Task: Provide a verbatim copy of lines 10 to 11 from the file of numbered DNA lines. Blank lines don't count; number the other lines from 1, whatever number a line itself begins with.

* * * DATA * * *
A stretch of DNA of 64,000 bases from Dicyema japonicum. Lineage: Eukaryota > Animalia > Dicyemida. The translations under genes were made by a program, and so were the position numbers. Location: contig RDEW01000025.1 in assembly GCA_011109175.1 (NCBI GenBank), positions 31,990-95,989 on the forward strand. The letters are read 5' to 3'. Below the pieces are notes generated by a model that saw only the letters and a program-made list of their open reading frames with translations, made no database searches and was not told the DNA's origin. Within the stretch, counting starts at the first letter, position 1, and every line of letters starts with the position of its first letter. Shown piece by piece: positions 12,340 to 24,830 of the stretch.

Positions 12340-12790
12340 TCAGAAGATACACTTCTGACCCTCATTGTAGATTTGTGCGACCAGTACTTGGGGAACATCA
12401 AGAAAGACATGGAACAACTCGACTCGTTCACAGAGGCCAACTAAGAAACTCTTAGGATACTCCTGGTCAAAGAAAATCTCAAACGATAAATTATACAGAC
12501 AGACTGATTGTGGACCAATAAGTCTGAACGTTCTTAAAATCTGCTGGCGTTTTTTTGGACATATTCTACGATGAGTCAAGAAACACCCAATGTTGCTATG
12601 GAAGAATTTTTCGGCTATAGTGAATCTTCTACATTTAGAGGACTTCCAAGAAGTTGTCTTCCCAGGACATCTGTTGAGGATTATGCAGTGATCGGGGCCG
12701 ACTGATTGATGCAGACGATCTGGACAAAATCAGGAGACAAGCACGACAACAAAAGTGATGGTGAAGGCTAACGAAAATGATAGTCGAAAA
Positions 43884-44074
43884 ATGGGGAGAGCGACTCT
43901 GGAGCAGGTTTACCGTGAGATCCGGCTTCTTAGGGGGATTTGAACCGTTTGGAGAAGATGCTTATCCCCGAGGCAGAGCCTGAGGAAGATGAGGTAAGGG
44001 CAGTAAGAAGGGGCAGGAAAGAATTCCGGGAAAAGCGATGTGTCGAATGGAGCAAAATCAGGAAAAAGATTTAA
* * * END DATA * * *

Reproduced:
43901 GGAGCAGGTTTACCGTGAGATCCGGCTTCTTAGGGGGATTTGAACCGTTTGGAGAAGATGCTTATCCCCGAGGCAGAGCCTGAGGAAGATGAGGTAAGGG
44001 CAGTAAGAAGGGGCAGGAAAGAATTCCGGGAAAAGCGATGTGTCGAATGGAGCAAAATCAGGAAAAAGATTTAA